She will choose her new owners.  She will feel into and sift through those who come to see her.  She will make her choice and open her arms to the new ones who will live in her and love her.  And, they will feel her reach out to them.  They will hear her and respond.  They will feel drawn and compelled for reasons they might not understand, but they will know she's theirs.  Maybe they will stay longer than I have.  I feel a bit like a fickle lover, moving on so soon.  But, I'm more of a renter than an owner.  I like the freedom of renting over the commitment and responsibility of owning a house.  I never know when my gypsy blood will stir and I'll be off to some new place.

Right now I'm craving more proximity to the mountains.  I want to be on the outskirts of town rather than in the center of it.  I want smaller and more intimate and manageable, rather than larger and more expansive.  I can feel myself going into an internal mode because of what it's going to take to write the script that's been gestating in me for so long.  And, I need a different space in order to bring it into being.  There's a space opening for me right now, that will call me to it at the perfect moment.  It will sing to me and I will hear it and find it among the many.  And, it will be my nest while I birth the script that is ready to be born.

It's taken me twelve years of working with the books I have the rights to; twelve years of initiations; twelve years of traveling around the world and remembering and imprinting; twelve years of frustration; twelve years of confusion; twelve years of growth and transformation to get here.  But, it's finally opened itself to me and started talking.  There are no words to convey the relief and gratitude that wells up in me to have reached the point where it wants to be born.  The new field is here and able to nurture and support it in a way that wasn't possible previously.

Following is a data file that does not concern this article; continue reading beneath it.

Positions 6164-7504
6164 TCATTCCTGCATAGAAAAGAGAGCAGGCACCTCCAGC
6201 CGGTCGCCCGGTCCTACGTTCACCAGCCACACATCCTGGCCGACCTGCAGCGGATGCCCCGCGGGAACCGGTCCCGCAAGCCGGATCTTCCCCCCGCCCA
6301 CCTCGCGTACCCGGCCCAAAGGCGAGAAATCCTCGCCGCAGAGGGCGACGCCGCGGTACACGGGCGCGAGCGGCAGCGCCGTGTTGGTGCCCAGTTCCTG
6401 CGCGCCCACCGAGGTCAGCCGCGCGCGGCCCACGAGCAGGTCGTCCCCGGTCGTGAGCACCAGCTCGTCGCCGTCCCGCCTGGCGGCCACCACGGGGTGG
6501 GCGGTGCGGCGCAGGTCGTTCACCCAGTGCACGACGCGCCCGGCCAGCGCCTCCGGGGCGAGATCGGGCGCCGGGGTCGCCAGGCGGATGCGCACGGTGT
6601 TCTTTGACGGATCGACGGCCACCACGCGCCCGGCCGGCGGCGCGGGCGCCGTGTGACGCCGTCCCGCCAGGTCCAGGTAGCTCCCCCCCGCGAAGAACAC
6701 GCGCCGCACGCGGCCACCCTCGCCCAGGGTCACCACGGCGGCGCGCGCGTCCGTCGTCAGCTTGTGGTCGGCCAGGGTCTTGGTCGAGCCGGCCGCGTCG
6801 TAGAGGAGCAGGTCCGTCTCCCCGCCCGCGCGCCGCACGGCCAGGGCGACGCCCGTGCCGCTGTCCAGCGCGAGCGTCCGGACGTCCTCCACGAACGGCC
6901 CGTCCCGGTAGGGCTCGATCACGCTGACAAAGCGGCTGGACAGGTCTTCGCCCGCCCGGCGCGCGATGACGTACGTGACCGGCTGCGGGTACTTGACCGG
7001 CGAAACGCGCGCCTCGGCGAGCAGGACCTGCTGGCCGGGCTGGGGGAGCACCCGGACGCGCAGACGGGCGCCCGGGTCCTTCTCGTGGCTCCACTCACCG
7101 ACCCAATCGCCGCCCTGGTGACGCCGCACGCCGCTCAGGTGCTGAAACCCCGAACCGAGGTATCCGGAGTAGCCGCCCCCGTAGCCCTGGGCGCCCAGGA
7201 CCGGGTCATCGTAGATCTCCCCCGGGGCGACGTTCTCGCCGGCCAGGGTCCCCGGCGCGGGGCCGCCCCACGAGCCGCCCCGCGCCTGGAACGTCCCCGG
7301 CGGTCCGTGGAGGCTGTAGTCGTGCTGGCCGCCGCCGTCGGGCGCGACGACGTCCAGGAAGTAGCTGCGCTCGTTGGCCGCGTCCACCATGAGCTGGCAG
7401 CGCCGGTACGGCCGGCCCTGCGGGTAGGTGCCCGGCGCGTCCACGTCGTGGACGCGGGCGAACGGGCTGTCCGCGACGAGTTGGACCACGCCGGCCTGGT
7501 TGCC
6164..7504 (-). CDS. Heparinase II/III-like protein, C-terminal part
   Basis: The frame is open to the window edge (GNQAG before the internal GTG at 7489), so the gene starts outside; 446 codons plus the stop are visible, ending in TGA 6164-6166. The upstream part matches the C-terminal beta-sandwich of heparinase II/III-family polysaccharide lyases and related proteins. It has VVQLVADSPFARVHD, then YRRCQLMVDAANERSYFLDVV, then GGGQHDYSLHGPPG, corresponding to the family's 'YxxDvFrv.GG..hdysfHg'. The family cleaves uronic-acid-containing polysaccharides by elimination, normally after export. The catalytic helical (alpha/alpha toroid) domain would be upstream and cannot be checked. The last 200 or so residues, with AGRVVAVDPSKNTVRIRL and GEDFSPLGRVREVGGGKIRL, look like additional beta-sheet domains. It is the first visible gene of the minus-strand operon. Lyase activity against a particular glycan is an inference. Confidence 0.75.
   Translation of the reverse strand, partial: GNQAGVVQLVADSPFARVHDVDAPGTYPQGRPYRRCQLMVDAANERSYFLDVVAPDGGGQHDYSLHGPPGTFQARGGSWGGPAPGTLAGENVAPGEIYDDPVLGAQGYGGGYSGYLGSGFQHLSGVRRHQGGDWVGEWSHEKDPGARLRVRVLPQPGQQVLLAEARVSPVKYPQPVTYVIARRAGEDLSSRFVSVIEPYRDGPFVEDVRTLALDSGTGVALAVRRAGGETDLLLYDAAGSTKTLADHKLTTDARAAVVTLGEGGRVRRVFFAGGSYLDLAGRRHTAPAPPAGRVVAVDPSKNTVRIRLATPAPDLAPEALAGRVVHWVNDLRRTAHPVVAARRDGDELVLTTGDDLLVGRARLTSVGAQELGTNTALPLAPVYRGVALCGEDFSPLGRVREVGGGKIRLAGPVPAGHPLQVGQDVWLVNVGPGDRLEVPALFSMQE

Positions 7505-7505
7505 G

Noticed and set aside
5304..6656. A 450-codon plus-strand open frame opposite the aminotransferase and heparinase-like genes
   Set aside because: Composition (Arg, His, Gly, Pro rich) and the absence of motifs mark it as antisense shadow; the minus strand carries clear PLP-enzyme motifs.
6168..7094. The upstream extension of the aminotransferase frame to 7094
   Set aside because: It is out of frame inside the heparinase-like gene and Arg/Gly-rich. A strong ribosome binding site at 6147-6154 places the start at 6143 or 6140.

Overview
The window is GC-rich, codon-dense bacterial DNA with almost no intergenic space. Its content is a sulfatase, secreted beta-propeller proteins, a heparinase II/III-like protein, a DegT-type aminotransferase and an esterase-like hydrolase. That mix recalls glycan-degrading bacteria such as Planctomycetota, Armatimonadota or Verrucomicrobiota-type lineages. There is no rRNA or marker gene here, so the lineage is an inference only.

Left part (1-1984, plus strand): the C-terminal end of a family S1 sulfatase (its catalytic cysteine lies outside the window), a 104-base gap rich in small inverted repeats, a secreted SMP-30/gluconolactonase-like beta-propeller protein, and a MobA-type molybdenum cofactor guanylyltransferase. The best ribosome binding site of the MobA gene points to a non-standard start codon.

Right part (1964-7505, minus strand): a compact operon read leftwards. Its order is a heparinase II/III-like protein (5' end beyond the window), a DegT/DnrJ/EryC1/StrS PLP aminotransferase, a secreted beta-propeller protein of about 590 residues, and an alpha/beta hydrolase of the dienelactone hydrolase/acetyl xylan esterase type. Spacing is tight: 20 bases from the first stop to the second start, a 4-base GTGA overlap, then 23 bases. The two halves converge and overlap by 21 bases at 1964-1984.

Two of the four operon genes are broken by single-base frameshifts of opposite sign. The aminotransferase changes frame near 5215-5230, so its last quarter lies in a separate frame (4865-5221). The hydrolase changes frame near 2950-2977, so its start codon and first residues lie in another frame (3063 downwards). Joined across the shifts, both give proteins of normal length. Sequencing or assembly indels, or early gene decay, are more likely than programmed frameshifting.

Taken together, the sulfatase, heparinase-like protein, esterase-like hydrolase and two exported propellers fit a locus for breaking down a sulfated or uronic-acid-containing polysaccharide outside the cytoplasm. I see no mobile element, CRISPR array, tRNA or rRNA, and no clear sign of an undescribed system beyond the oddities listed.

These books, this story, has lived me and pushed me and grown me into who I need to be to receive it.  I had to let go of everything that has come before, and I'm still letting go.  I've had to give up thinking I know so that the story could reveal itself to me.  I've had to cleanse and heal myself so that I could hear the story clearly.  I've had to go through certain experiences so that I could understand the characters more deeply.  I've had to open the space.  But now, everything I've been through is making sense.  Everything I've been through is ready to be utilized.

I don't know how many stories I'll get to tell in this life.  There are many that need telling.  But, for now, I'm focused on the one in front of me.  Stories choose us as much as we choose them, just like houses.  This is the one that's called me and given itself to me, as I have given myself to it.  This is the one I've developed a relationship with, the one that finally trusts me to tell it.  This is the one I resonate with.